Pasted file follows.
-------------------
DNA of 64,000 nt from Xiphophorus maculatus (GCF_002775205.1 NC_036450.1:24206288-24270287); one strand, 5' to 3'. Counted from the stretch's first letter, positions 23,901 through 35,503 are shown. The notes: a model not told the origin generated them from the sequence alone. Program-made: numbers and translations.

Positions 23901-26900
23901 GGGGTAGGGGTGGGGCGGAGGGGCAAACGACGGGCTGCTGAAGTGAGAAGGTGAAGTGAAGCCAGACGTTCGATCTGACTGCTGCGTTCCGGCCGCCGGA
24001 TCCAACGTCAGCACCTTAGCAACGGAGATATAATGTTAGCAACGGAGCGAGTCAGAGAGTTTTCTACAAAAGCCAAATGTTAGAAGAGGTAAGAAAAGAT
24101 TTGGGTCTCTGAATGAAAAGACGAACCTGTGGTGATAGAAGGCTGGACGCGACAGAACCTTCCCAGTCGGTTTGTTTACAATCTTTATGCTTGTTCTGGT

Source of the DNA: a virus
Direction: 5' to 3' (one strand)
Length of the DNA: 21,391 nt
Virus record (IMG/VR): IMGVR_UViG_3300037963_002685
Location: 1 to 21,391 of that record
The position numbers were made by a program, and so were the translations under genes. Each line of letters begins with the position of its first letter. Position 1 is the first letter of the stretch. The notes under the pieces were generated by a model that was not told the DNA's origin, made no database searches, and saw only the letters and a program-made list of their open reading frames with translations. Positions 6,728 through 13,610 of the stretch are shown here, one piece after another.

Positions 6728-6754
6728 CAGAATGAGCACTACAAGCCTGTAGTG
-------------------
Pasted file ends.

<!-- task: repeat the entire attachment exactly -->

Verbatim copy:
DNA of 64,000 nt from Xiphophorus maculatus (GCF_002775205.1 NC_036450.1:24206288-24270287); one strand, 5' to 3'. Counted from the stretch's first letter, positions 23,901 through 35,503 are shown. The notes: a model not told the origin generated them from the sequence alone. Program-made: numbers and translations.

Positions 23901-26900
23901 GGGGTAGGGGTGGGGCGGAGGGGCAAACGACGGGCTGCTGAAGTGAGAAGGTGAAGTGAAGCCAGACGTTCGATCTGACTGCTGCGTTCCGGCCGCCGGA
24001 TCCAACGTCAGCACCTTAGCAACGGAGATATAATGTTAGCAACGGAGCGAGTCAGAGAGTTTTCTACAAAAGCCAAATGTTAGAAGAGGTAAGAAAAGAT
24101 TTGGGTCTCTGAATGAAAAGACGAACCTGTGGTGATAGAAGGCTGGACGCGACAGAACCTTCCCAGTCGGTTTGTTTACAATCTTTATGCTTGTTCTGGT

Source of the DNA: a virus
Direction: 5' to 3' (one strand)
Length of the DNA: 21,391 nt
Virus record (IMG/VR): IMGVR_UViG_3300037963_002685
Location: 1 to 21,391 of that record
The position numbers were made by a program, and so were the translations under genes. Each line of letters begins with the position of its first letter. Position 1 is the first letter of the stretch. The notes under the pieces were generated by a model that was not told the DNA's origin, made no database searches, and saw only the letters and a program-made list of their open reading frames with translations. Positions 6,728 through 13,610 of the stretch are shown here, one piece after another.

Positions 6728-6754
6728 CAGAATGAGCACTACAAGCCTGTAGTG